Courtni, who is from Morrison Colorado, has wanted to spend a semester abroad since enrolling at CSU as a freshman. Courtni developed her passion for horticulture during her senior year in high school. Her senior field studies class sent her on urban trips to downtown Denver, backpacking in Arizona, and rafting on the Green River. Nevertheless, her community service at the GrowHaus, a hydroponic greenhouse and community food center in Denver, provided that career passion. Her goal is to share with others where their food comes from and to provide greater food security to all. New Zealand has always been a personal travel destination for Courtni, and the Lincoln/CSU education abroad program fit her needs well. At Lincoln, she is enrolled in soils, plant protection and genetics, all required for the CSU Food Crops concentration. Courtni has enjoyed taking classes under a different education system where multiple faculty are responsible for the lectures, allowing her to learn from the experts. Her course Plant Pest Management covers the biology of plant pests including pathogens and insects. A plant pathologist teaches the plant diseases, and an entomologist teaches the insect pests. Courtni says that having a diversity of experts teaching one class provides a great learning environment. All of her classes have labs with plenty of hands-on experience, but there is also plenty of time available to see and explore New Zealand. Never having traveled outside of the US other than Mexico and Canada with her family, Courtni’s experience has given her the opportunity to stretch her independence without a close network of family and friends. She plans to return to New Zealand at some point to explore New Zealand once again.
Sam, who hails from the California Bay Area, has family ties to New Zealand and Nebraska. Sam was excited about the opportunity to study at Lincoln to supplement his CSU enology and viticulture coursework with Lincoln University viticulture and wine making classes. Māori cultural studies rounds out Sam’s coursework for his education abroad. Sam first learned of the Lincoln/CSU education abroad program from other students in the CSU Vines to Wines Club. After spending many summers as a youngster on his grandmother’s farm outside of Fremont Nebraska, agriculture is in Sam’s blood. Sam chose CSU over Cal Poly San Luis Obispo for the agriculture and the opportunity to learn how to make wine. Sam wants other students to know that at Lincoln a CSU viticulture and enology student can expand their knowledge of the industry in a completely different climate while experiencing a new culture and a great ag program. Sam says, “The courses here are giving me a different perspective on wine making and grape growing because of how different the growing conditions are in New Zealand, which is only giving me a broader education.” The Centre for Viticulture and Oenology at Lincoln University provides CSU students with more than an international experience, but also offers an opportunity to study and work with leading research faculty in the wine industry, from soil to glass. After graduation, Sam’s objective is to take a global tour for a year while working in wine cellars, working the harvest for each location.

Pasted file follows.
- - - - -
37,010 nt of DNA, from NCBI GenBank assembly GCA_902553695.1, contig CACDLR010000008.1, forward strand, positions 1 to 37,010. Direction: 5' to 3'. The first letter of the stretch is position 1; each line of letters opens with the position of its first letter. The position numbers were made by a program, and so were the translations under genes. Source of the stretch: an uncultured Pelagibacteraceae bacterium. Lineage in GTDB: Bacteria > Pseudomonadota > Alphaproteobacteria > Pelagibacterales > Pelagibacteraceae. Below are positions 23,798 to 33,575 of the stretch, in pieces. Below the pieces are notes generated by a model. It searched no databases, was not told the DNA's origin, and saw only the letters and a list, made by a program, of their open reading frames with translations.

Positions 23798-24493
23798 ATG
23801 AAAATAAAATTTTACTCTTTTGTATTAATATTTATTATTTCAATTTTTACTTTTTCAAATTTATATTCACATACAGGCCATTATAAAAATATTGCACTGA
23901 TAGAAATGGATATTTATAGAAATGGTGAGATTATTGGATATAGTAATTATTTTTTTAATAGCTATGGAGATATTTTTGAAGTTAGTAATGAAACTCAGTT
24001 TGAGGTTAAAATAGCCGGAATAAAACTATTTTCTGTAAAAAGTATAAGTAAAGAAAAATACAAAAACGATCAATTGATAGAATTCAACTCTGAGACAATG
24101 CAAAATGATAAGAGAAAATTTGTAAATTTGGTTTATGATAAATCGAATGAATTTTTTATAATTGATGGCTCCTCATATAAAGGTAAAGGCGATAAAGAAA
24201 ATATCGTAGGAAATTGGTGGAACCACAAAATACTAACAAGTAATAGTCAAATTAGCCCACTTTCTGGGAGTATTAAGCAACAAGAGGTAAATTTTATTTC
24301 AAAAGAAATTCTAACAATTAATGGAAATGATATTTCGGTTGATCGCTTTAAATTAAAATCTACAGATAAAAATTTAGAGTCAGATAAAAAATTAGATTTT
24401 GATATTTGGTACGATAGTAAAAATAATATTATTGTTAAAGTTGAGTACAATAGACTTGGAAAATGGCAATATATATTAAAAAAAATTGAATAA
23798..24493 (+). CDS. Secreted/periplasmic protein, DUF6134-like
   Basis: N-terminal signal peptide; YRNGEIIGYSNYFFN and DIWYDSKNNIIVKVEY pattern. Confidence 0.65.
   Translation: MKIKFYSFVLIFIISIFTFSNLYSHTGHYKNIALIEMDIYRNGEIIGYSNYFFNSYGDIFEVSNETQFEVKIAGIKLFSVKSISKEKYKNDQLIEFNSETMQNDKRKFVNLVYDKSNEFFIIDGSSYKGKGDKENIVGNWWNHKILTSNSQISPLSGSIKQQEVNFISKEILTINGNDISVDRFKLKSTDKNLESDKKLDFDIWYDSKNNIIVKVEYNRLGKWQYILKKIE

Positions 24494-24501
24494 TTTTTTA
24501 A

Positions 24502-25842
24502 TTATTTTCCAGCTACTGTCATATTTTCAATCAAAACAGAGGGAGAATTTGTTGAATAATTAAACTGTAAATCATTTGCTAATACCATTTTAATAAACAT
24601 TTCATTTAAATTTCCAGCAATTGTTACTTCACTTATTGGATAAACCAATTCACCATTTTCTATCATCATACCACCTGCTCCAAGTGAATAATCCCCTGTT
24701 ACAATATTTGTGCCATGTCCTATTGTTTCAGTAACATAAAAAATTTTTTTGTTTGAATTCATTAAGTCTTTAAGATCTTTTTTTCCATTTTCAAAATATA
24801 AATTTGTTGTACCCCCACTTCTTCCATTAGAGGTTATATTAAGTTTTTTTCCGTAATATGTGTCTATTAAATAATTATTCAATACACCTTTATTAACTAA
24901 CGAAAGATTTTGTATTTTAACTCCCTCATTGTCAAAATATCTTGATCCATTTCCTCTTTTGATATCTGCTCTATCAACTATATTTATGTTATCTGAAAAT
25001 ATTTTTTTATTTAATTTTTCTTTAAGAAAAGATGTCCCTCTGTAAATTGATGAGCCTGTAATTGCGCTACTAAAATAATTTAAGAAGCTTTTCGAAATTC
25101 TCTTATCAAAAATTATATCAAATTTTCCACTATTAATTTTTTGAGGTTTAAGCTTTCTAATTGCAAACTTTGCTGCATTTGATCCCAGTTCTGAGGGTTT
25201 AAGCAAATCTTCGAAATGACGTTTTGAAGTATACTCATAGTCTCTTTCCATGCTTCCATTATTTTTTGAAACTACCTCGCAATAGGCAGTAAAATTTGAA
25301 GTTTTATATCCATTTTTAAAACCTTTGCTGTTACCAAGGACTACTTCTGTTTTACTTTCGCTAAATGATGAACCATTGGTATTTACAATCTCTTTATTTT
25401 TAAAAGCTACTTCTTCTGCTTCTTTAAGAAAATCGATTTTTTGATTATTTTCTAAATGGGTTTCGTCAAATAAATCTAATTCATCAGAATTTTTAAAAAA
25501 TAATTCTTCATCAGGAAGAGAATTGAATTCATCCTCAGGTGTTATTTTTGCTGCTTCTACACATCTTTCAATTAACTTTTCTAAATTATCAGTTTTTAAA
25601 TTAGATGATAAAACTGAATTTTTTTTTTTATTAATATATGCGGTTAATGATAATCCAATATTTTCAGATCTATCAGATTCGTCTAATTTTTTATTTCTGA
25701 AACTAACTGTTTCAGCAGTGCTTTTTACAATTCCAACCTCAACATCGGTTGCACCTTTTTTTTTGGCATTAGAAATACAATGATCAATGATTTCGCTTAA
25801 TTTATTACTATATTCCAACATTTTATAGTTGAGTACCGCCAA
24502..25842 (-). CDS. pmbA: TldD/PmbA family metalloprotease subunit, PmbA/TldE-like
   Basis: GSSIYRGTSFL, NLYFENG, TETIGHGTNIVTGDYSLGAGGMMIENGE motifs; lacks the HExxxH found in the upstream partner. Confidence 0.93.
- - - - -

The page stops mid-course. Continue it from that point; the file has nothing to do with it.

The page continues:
Sam and Courtni both are enjoying their introduction to life as a Kiwi. Sam loves Kiwi slang, and the culture is just plain common sense. Kiwis “don’t try and be too specific, they just assume that you aren’t dumb enough to do something that would be a bad idea.” Courtni and many of the other CSU students have been surprised that running around with no shoes is acceptable. Apparently, Kiwis could care less if you wear shoes or not. Maybe New Zealand really is Middle Earth, and Kiwis are just hobbits.